There are additional ways to help prevent relapse before you even start experiencing warning signs, which is the preferred method as it helps avoid painful and challenging experiences for both the addict, their loved ones, and their support team.
That is to stay active and humble at all times in your recovery program. Maintain constant (read that: daily) contact with your recovery team including sponsors, accountability partners, counselors or therapists, and doctors.
And do the recovery work. If there is step work or writing work – do it. If there is prayer and meditation in your program – do it. If service to others is a big part of maintaining your sobriety – get out there and serve!
Staying actively involved in working your recovery program no matter how long a sobriety you have achieved is the best insurance against relapse.
It is worth the peace of mind and personal serenity that comes with being free of the chaos and destruction that ensues from using. Stay humble, do the work, serve others and you will be ok!
I know it may sound a bit cliché, but recovery is genuinely similar to learning how to ride a bike in that going into it, you know there is process of being shaky trying to balance, steer, and learn how to pedal and brake, and there is also a possibility you may fall and scrape your knee.
And the adage is that if you fall off your bike, pick it up and get back on it as soon as possible so you won’t live in fear of trying it again.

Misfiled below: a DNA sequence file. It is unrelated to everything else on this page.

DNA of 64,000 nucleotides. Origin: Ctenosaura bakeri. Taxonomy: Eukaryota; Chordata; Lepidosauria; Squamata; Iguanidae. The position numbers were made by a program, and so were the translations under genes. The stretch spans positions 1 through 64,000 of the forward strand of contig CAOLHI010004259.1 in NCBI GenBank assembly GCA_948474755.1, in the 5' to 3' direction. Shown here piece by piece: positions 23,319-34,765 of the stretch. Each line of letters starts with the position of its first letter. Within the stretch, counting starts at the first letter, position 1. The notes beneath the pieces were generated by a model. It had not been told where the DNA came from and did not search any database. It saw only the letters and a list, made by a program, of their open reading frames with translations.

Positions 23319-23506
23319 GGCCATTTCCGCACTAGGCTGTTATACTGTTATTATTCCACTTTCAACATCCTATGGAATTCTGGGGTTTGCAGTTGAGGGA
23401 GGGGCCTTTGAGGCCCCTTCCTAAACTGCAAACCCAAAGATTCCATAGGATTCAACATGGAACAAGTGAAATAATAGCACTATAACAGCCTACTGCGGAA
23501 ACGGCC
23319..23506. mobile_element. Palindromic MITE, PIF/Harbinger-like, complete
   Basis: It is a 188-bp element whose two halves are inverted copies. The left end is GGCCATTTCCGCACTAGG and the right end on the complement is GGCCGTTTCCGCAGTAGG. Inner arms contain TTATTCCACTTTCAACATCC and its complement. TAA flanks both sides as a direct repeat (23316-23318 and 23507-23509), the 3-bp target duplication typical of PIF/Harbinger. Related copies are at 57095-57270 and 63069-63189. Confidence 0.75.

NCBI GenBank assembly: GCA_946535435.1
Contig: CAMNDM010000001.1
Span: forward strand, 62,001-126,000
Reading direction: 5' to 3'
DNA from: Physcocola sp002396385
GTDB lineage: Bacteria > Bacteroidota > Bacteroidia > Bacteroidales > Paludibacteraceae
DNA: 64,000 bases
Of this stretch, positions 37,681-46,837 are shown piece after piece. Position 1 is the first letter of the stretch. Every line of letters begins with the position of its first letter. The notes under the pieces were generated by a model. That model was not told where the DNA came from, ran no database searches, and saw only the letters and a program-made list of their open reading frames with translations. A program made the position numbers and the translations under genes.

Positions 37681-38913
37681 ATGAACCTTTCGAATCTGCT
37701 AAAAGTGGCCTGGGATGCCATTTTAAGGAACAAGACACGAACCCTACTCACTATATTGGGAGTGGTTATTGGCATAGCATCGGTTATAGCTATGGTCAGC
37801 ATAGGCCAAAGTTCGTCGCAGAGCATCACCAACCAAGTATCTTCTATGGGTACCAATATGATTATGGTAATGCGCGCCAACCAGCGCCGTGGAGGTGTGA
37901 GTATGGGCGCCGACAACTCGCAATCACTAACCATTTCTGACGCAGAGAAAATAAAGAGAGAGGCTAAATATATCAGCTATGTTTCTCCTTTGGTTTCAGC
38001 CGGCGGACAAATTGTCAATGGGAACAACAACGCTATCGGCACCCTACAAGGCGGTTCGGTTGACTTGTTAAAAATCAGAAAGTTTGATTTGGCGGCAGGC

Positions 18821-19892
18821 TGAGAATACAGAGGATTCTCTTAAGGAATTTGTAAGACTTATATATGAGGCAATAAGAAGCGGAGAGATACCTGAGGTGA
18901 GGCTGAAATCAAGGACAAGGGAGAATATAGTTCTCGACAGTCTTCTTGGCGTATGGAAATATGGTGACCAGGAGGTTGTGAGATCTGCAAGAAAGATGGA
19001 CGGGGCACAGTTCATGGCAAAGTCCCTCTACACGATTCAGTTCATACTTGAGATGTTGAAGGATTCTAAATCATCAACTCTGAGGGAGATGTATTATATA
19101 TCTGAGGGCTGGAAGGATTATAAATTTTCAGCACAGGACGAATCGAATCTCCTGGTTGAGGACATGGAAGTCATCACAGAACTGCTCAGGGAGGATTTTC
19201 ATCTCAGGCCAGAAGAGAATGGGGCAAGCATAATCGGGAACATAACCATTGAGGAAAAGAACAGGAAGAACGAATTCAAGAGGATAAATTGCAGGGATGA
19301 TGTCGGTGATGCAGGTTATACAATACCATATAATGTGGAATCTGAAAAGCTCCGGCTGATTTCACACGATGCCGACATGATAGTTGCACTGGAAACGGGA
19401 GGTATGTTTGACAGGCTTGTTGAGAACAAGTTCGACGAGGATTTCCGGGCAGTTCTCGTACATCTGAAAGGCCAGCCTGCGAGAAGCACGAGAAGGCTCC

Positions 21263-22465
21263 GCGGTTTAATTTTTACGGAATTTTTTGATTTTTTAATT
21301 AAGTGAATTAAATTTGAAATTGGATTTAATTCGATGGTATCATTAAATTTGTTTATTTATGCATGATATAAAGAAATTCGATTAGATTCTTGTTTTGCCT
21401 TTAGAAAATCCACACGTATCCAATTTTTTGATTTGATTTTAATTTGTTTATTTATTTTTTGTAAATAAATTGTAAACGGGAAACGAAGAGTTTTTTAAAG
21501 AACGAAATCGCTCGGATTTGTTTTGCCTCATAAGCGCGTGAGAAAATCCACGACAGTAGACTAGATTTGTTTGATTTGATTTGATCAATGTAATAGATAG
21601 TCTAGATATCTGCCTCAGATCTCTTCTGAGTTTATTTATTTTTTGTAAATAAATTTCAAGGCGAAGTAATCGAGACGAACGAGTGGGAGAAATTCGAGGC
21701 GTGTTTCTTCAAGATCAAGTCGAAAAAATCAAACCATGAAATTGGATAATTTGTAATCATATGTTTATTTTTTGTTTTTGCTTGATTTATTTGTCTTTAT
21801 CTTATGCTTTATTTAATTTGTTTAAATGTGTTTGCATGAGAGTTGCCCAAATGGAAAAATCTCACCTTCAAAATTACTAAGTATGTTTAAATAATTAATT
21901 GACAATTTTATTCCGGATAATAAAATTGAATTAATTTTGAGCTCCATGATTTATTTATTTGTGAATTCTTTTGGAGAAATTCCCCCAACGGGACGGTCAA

It is the same way with addiction recovery. If you relapse, it is so important to accept the relapse as part of your recovery process as opposed to the end of your recovery process.
You can still find recovery! Call your sponsor or accountability partner, or anyone else in your support group or fellowship right away and talk about the relapse.
You will find that you will be met with compassion, understanding, and empathy because if the person you’re speaking to hasn’t relapsed themselves, they know plenty of recovering addicts who have.
And they can recount either their own or others’ stories about relapse and how the person went on to have many, many beautiful years of sobriety following a relapse.
It is possible, and you can do it! Get back on the recovery wagon – it’s where you belong, and it’s right there waiting for you to hop back on!
Do you need help understanding and dealing with relapse in your Addiction Recovery program or treatment?
If you want to understand the non-linear aspect of your recovery you can get in touch with the Hotline at our Recovery Center where trained and experienced professionals are available to assist you in every way.
The staff at Chateau Recovery is always available to help you with all of your questions regarding addiction recovery and treatment. Call anytime.
Please call our toll-free helpline which is open 24 hours a day, seven days a week and is staffed by experienced and caring professionals who can answer your questions and help you navigate through the process of evaluating and securing a treatment program.